Discussion in 'Music Corner' started by KevinP, Jan 16, 2008.
I know you meant “Laswell”
Damn autocorrect is Beatles-obsessed!!
I for one would like to hear Laswell's Silver Hammer
To me, it sounds like the recording itself is pretty bad and a remix might not help. That's just my guess though.
I like this lineup, and I like 'In Concert', despite it being something of a runt of the litter of the 70's live albums.
Henderson & Foster gel completely and keep the groove going in a way they never really repeated in the later Cosey bands - very minimal, relentless, trancelike. The tabla/sitar elements are a real plus.
It needs lots of volume to overcome the limitations of the recording, though things improve in the second half. Miles plays almost continuously throughout and there are some wonderful passages if you dig for them.
A while back on another thread I mentioned that the studio output of this lineup could have made a great (short) LP - Chieftain / Rated X / Turnaround (Agharta Prelude) / Billy Preston. I would certainly suggest listening to those tunes in tandem with 'In Concert' for a full immersion into this uniquely grooveworthy Miles lineup.
Miles' car accident disrupted the development of this specific band - greater things were to come but a few things were lost too.
Listened to In Concert yesterday. At first I thought «oh no, not the same percussive groove again» but from the moment they take it down a notch and allows some space I liked it quite a bit. Decent version of Black Satin as well.
Interesting that that's how it works for you, but I never have a problem knowing what my opinion on music is.
Eh, I never EVER have a problem knowing what my opinion is, man.
But if you get too set in your ways and nobody ever makes you question your choices and the reasoning behind then I would say that you have started to get old. I prefer to grow, both as a listener and as a human being. In that way I can end up actually discovering music that didn't fit the person I was 10 or 20 years ago. More power to me.
I never stop discovering music. I figured out how to explore when I was a kid and I've been doing it for 50 years. It's just that I don't have any problem knowing what my opinion is, and no discussion is going to change it, really, especially because it's not anything anyone can be right or wrong about.
It's also not that my opinion never changes (although it never really changes "to the negative"--there's nothing that I used to like that I don't still like), but that has to happen simply because I give something repeated listens and start to feel differently about it.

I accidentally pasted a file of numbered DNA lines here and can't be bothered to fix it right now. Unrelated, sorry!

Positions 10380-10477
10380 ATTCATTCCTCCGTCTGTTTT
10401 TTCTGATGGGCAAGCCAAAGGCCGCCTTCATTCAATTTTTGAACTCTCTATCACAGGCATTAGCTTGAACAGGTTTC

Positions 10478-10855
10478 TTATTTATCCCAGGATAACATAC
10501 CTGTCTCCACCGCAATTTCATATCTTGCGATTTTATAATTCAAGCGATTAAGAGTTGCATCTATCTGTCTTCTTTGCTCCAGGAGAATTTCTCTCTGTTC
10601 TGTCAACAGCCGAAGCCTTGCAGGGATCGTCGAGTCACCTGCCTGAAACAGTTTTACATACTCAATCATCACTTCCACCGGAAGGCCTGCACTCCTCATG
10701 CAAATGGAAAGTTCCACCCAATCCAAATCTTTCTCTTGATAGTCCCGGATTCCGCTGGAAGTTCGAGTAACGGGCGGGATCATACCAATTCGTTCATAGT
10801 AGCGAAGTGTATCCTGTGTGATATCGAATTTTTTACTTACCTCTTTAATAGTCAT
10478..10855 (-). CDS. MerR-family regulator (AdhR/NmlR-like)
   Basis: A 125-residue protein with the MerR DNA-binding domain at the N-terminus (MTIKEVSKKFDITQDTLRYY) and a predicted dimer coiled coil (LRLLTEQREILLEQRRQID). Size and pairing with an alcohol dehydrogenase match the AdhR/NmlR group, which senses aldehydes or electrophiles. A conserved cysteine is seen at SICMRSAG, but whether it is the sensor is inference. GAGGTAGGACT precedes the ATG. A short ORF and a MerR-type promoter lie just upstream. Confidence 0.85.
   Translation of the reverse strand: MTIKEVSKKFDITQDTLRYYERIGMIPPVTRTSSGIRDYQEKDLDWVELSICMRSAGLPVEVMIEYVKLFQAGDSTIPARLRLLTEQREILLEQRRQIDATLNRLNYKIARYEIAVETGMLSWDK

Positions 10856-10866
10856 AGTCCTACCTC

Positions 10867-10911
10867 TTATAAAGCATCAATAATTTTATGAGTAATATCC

Anyway, I've been wanting to participate in this thread. Wish I'd been around since the beginning. So In Concert, the Philharmonic Hall, September 29, 1972 show. Good ole "Foot Fooler" and "Slickaphonics".
First, the sound isn't that great on this one. It sounds kind of like a good bootleg. I try to "listen through" sound quality problems though.
I like the band a lot, by the way. I think this particular combo works well together, and they give the impression of suppressing egos in the service of Miles' overall vision. Musically, this might actually be one of my favorite Miles albums of this period. It works best in my opinion if you have the time and are in the mood to relax and absorb it all in one go. It's good for traveling for that reason. Just mellow out and enjoy the ride while you listen.
I get a kick out of how Miles wanted everything to be distorted and wah-wahed. I'm almost surprised he didn't give the house mixer a Big Muff and a wah-wah pedal, and then tell him to put the whole band through it and go to town.
"Rated X" - the polyrhythmic suggestions are interesting. The clave pattern seems to be in 11/16 at first, but it turns out that we're really just in a rhythmically contrapuntal 4/4--maybe this is what was meant by being a "Foot Fooler" haha--you're tapping your foot along as if it's 11/16, but it tricked you! Builds nicely--when Michael Henderson finally hits a lower sustained note on his bass it has a lot of impact. And then the busy groove after that, a little over halfway through, is very intense.
"Honky Tonk" - Ah, Miles' take on Bill Doggett. ;-) Pretty Zappaish at the start, actually. I expect to hear Flo & Eddie doing some slidey "Ahhhhs" and "Woooos" like they're on a tilt-a-whirl. Well, or I expect it to segue into the "Be-Bop Tango" . . . ayway, fun tune, especially when it turns out that the more abstract stuff at the start was like a three and a half minute cubist intro to a funky, quaalude-fueled-walk-through-molasses 12/8 blues. Slight premonitions of "Star People" once the groove gets going.
"Theme from Jack Johnson" - Love the opening riff, love the driving groove, and love the way it's accented by those very outside, distorted bell tones. And then it's really cool how it segues into kind of a boogie shuffle. The sequencing of these tunes is really nice to this point because of the contrast/variety in tempos and moods. Some really nice sax work from Carlos Garnett on this track. The breakdown section towards the end has a lot of impact, too. It's interesting how these tunes are structured/contoured in a more traditional way that some of Miles fusion material from this period--even though the content on a more fine-grained level is anything but traditional.